My Achilles Tendon – “You’re Healed!” · 20 February 2009
On my latest trip to the doctor, he said, “You’re healed!” Actually, the punctuation was probably a period and there was not much drama to it all. He did not put his hand on my head and proclaim to all that I had miraculously been healed. But in some ways, I had been miraculously healed. A wonderful surgeon had used his God-given talents to help put Humpty Dumpty back together again.
As much as I would have loved to have been healed in a truly miraculous way, I know that I do not need a sign to know that God has my best interests at heart. I know that I had a great surgeon who has helped the healing process. And I have had great caregivers during surgery and when I got home. I am not quite ready to run up and down the basketball court again, but I do not have a cast on my leg and I am able to move my foot around.
Even though I am not quite ready to run around like I used to do, I know that I am truly healed. I can move my foot around with my calf muscle like I am supposed to be able to do. I can rotate my foot and even jiggle my foot as it is apt to do when I am restless. I may not quite have the complete range of motion yet, but I can move it. Which is more than I could do a month ago when I injured myself.
I have this urge to put all my weight on my injured leg and just go about business like nothing happened. But I am listening to the doctor and waiting for the prescribed time to start the transition away from crutches.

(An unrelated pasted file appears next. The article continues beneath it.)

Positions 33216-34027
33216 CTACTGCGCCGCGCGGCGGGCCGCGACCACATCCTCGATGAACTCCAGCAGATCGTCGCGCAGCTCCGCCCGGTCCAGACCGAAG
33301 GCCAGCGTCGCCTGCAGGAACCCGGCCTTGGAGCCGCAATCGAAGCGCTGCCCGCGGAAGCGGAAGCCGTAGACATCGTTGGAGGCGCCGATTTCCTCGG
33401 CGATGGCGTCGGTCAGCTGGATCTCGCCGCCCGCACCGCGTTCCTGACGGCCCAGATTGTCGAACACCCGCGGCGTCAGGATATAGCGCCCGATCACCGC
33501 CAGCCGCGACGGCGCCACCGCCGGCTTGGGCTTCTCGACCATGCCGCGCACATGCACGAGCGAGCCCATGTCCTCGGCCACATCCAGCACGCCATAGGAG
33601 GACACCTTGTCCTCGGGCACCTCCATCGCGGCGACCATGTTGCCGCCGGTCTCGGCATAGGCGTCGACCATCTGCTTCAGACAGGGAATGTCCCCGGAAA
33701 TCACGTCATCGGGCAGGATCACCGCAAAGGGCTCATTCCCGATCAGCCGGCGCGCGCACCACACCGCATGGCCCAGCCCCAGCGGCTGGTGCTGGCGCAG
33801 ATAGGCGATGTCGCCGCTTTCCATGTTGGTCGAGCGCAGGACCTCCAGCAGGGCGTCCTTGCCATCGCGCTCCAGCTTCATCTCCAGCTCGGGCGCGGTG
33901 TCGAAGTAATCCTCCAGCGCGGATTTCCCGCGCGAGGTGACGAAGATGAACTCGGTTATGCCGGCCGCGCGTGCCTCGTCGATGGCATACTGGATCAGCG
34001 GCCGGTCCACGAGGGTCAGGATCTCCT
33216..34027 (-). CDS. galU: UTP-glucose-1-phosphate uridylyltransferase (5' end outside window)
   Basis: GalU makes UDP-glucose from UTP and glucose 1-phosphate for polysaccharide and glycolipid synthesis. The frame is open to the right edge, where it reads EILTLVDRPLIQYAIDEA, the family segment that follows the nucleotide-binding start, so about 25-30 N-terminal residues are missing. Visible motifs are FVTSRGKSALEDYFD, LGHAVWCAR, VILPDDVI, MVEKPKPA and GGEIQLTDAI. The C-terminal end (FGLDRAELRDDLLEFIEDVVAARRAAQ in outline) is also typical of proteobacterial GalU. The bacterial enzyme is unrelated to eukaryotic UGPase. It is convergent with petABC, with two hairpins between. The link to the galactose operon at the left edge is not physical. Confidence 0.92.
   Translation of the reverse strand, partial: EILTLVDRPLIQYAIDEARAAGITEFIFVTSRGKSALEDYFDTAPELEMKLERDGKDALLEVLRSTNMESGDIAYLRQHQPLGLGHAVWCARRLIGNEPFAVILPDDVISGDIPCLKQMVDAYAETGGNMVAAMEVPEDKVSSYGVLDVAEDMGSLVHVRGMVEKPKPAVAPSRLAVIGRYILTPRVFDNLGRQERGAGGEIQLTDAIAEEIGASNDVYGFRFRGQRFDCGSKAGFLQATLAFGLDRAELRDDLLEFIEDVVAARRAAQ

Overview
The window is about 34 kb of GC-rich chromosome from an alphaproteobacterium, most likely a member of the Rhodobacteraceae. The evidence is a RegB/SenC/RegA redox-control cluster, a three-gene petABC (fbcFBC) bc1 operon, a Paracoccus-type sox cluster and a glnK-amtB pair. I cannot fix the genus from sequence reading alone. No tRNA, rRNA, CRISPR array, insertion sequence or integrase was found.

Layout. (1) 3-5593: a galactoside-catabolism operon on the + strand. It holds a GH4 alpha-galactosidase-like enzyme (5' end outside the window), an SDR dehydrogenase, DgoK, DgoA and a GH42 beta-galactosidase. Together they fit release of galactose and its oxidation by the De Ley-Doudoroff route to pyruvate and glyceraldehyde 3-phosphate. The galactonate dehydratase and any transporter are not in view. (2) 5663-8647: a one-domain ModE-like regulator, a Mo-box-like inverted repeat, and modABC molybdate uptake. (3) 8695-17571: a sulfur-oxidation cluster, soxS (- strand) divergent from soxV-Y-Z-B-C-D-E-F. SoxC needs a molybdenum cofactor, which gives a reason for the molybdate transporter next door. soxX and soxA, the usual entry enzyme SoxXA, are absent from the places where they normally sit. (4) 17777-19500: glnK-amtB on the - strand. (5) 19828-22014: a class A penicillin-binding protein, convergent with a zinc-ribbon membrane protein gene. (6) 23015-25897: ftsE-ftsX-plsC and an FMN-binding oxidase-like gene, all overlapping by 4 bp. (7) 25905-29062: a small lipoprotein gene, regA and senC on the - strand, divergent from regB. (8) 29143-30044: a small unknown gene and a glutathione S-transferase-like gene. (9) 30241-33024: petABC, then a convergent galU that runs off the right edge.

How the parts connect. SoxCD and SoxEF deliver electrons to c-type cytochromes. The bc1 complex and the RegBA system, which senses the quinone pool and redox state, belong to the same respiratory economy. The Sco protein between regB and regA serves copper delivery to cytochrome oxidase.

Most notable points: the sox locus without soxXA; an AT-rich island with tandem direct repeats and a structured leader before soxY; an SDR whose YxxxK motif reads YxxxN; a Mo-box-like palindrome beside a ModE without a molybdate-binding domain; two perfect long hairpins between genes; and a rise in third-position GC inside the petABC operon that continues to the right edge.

(By the way, I would not recommend crutches to anybody who does not need them. Crutches are fine when you are injured but I would not wish them on anybody. And I certainly wonder what I was thinking when I tried to use my friend’s crutches as a kid. Besides, crutches make you seem twice as wide as normal, they are noisy, and they are hard on the rest of your body. Aside from that, crutches are a great appliance to help those with hurt legs.)
The next time I go to the doctor, I am supposed to be walking with no crutches. I gather from others who have gone through the same process, that I am about to go through the difficult part where there is real pain. Pain is apparently spelled PHYSICAL THERAPY. I have only heard stories but I imagine the tortured screams of those being stretched on a rack as coming close to what will come from my mouth as the physical therapist inflicts pain on my tight tendon and somewhat atrophied muscles. I do not consider myself brave or strong when it comes to pain. And I believe that those who go into physical therapy as a profession must be descendants of those masters of torture from the middle ages. Okay. That is probably a slight exaggeration. But I do know that they will bend and twist my body to make me better. (I can even hear them laughing that maniacal laugh of the torturers from the movies.)
I know that I am already healed. I know that the doctors and nurses and technicians in the operating room helped my body to be whole again. I know that they and the other caregivers in my life have helped me be functional again. And I know that there is pain coming in the form of physical therapy. I may be healed but the process of becoming completely whole again is far from over. I am ready for the challenge. I am ready because I know that I am healed. Bring on the pain. Humpty Dumpty is healed!
© 2009 Michael T. Miyoshi
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